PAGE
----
January 26th @ 10:00 – 11:00 AM PT – Register
Discover the key points that large customers typically demand from their lower-tier suppliers before advancing their status to “Premium Supplier.”
Perry Campbell, CEO of SwissMak, was the featured speaker for Sierra College’s Global Entrepreneurship Week mentor night on November 17. Over 60 attended, watching the mill in action, meeting his staff, touring his facility and asking many questions of the team based in Taiwan. Campbell was a student who benefited from mentoring and resources to set up operations in Taiwan to manufacture the CNC hybrid mill-turn center he invented. At Sierra College, the Affiliate Mentor Program (AMP) is a team of local experts who mentor budding entrepreneurs by commenting on start-up pitches and providing access to resources at no charge.
After the positive response to virtual manufacturing tours on National Manufacturing Day, we are now offering monthly “Breakfast with a Manufacturer” online events. The first offering on November 19 featured Cal Reynolds, President of Snowline Engineering, in Cameron Park. Pete Delosa’s Introduction to Design Engineering class at Golden Sierra Junior-Senior High School in Garden Valley participated.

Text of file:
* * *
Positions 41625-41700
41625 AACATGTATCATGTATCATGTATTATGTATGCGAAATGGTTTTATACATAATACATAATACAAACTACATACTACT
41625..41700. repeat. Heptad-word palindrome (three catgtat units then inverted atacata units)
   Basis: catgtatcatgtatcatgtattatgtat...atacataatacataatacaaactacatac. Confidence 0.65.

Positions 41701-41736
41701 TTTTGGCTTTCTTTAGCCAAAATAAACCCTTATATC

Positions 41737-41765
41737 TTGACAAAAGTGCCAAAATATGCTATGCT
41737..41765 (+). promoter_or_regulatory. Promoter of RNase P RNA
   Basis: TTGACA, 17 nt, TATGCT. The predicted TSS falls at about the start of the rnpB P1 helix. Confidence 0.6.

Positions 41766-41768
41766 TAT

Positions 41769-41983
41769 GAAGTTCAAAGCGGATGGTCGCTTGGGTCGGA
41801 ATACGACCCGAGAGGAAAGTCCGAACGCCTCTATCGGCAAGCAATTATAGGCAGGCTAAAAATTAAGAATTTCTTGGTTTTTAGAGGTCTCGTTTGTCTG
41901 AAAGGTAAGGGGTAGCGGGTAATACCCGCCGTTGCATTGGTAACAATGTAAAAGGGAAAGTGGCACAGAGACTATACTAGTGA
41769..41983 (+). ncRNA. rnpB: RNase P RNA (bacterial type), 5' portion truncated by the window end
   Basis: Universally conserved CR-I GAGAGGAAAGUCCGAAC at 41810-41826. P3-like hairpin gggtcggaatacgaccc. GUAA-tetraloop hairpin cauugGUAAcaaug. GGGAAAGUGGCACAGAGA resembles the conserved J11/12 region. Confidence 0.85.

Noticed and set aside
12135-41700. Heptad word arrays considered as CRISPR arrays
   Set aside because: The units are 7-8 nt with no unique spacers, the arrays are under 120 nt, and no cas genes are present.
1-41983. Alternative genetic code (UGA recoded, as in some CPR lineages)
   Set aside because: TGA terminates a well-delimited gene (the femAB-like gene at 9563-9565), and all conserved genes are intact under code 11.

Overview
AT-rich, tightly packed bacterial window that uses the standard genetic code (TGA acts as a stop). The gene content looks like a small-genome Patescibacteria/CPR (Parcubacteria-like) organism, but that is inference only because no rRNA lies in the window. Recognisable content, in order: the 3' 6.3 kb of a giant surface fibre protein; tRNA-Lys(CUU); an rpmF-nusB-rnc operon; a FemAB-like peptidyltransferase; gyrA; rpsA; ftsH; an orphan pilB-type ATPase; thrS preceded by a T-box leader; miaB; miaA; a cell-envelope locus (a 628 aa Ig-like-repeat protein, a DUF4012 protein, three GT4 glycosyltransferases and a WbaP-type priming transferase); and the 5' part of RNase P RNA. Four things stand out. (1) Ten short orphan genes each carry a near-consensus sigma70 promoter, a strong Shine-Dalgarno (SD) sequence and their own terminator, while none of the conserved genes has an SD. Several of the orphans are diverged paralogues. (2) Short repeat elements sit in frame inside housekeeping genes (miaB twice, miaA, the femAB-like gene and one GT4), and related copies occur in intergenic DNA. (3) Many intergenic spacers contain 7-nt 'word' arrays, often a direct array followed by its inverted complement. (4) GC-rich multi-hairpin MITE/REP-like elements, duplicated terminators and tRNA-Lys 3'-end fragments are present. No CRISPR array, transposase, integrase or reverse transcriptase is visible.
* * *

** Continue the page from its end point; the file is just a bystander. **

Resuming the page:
The monthly presentation is co-sponsored by the Sacramento Valley Manufacturing Initiative (SVMI) and the California Community Colleges North Region Advanced Manufacturing initiative to increase high school students’ awareness of manufacturing careers. Reynolds spent about 25 minutes speaking about his career path in manufacturing, followed by 15 minutes answering students’ questions.
Students appreciated how forthright he was in saying that he hadn’t been a good student in high school. He indicated that if it weren’t for a ROP teacher who took an interest in him and his mechanical abilities, he probably wouldn’t have graduated on time.
Reynolds recalled that the ROP teacher helped get him a job in a machine shop where he began by deburring parts. Over time, he learned to make the parts while operating manual manufacturing machines. It wasn’t until years later, at the age of 39, that Reynolds got his Mechanical Engineering degree from Sacramento State University.
About 20 years ago, Reynolds had the opportunity to buy Snowline Engineering and now is the President of the company. With more than 45 employees, Snowline Engineering manufactures parts for companies such as Space X, Siemens and Honeywell.
When asked what classes he suggested students take while in school, Reynolds encouraged those interested in a manufacturing careers to focus on math and physical science classes. Additionally, he strongly recommended that all students take any class related to technology, since he anticipates that many future careers will require employees to be actively engaged in some form of digital technology.